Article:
Mattel recalls millions of hazardous toys

Mattel, the world's largest toy maker, has recalled two million toys sold in the UK, saying they posed a safety risk.

Mattel recalls millions of hazardous toys

Mattel, the world's largest toy maker, has recalled two million toys sold in the UK, saying they posed a safety risk.

In what is believed to be one of the biggest product recalls the UK has seen, the company recalled hundreds of thousands of Polly Pocket and Batman toys because of fears that magnets could come lose and be swallowed by young children.

It is also recalling 49,000 Chinese-made toy cars, which may contain excessive levels of lead paint.

Many of these toys were made up to five years ago and are likely to be buried at the bottom of toy boxes, but parents are being urged to take back any of the affected toys to a shop to get a full refund.

This is the latest in a long line of "Made in China" products that have been recalled around a world, from toothpaste to tyres – a phenomenon that is causing a growing consumer and political backlash in the United States.

Experts are predicting the latest scare could trigger a similar reaction amongst UK shoppers and deal a blow to the beleaguered toy industry.

Only last week Fisher Price, owned by Mattel, pulled nearly 100,000 toys in the UK because of fears they were covered with poisonous paint.

The latest scare also involves toys with unsafe paint. Nearly 50,000 die-cast Sarge cars – from the hit animated film Cars – made in China between May and July this year were found to have "impermissible levels of lead", the company said.

The other toys – 1.9 million in the UK – have small magnets that could come loose and "cause intestinal problems" if a young child was to swallow them, said a spokesman for Mattel.

Polly Pocket, a favourite among young girls, is the most badly affected by the recall with 53 different lines having problems. Batman, Barbie and Doggie Day Care are the other magnetic toys affected, all of which were made between 2001 and earlier this year.

Richard Perks, analyst at market researchers Mintel, said: "This is an enormous recall and very bad news for the toy industry, which has had a terrible few years.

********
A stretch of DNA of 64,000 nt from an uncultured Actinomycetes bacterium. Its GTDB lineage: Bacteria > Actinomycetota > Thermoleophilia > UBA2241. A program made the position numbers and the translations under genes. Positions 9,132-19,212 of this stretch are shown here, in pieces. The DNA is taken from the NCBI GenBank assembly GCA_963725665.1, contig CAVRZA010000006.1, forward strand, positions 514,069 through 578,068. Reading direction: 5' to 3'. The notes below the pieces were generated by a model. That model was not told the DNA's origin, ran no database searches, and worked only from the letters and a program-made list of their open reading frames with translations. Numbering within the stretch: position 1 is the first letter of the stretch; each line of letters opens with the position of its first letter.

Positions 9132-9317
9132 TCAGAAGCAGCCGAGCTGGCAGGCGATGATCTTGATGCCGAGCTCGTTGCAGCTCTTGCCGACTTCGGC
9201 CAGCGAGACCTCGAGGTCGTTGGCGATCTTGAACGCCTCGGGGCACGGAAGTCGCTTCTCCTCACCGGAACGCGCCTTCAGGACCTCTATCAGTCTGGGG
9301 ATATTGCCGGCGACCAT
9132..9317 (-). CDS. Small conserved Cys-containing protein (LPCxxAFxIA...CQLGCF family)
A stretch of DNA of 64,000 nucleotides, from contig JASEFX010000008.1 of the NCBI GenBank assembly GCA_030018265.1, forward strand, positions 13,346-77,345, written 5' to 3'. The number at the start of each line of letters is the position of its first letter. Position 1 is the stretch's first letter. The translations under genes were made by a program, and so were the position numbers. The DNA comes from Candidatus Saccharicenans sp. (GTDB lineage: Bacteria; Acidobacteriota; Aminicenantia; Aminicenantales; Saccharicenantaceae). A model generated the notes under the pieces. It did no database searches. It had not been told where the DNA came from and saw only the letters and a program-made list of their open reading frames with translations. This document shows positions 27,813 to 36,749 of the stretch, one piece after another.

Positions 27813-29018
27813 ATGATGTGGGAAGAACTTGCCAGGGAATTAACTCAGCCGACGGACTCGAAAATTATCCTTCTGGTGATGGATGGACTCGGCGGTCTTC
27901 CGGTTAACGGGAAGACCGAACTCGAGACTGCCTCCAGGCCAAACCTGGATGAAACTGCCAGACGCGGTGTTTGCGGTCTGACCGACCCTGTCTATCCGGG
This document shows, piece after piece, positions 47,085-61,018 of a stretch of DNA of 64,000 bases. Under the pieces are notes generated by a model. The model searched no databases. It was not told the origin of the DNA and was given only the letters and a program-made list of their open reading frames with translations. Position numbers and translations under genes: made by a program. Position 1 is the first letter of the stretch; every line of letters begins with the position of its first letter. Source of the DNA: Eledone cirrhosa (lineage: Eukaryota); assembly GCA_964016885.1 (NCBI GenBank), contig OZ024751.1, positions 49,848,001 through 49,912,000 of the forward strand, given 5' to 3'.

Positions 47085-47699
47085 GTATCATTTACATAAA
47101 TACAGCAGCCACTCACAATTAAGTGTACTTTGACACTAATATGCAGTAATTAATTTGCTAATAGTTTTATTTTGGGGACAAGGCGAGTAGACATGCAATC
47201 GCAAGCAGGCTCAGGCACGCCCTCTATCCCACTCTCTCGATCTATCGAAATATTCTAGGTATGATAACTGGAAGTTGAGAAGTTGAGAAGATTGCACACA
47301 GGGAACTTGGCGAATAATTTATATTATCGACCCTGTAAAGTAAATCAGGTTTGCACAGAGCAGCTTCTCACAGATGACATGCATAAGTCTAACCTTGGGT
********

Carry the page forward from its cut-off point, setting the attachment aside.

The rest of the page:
"Children are losing interest in toys at a younger and younger age because they want computer games and mobile phones.

"This is another reason for parents not to buy toys, if they feel they can no longer trust the products."

The recall is part of a worldwide recall that affects nearly 19 million toys across the globe.

It comes after Mattel introduced a new checking system in the wake of problems with paint used by a Chinese sub-contractor.

Another Chinese sub-contractor of Mattel found itself pushed uncomfortably into the spotlight this week when its boss was reported to have committed suicide, following his company being named as being one of those partly responsible for last week's recall.

Robert Nathan at the British Toymakers Guild, which represents the handful of toy firms left in the UK, said: "I have sympathy for Mattel, but I think this sort of thing was unavoidable.

A lot of companies have discovered that if you outsource your manufacturing to China quality control can become a major issue."

He predicted that shoppers would increasingly look at the label of where toys were made before buying. "There's no backlash yet, but I think sentiment is changing about Made in China," he said.

Mattel said that the this recall together with the one announced last week would cost the company $30 million (£15 million).

Mattel's chief executive Robert Eckert said: "The safety of children is our primary concern, and we are deeply apologetic to everyone affected.

"Mattel has rigorous procedures, and we will continue to be vigilant and unforgiving in enforcing quality and safety."

There have been no reported injuries as a result of the manufacturing problems, a UK spokeswoman for Mattel said.


Last Mod: 15 Ağustos 2007, 13:11
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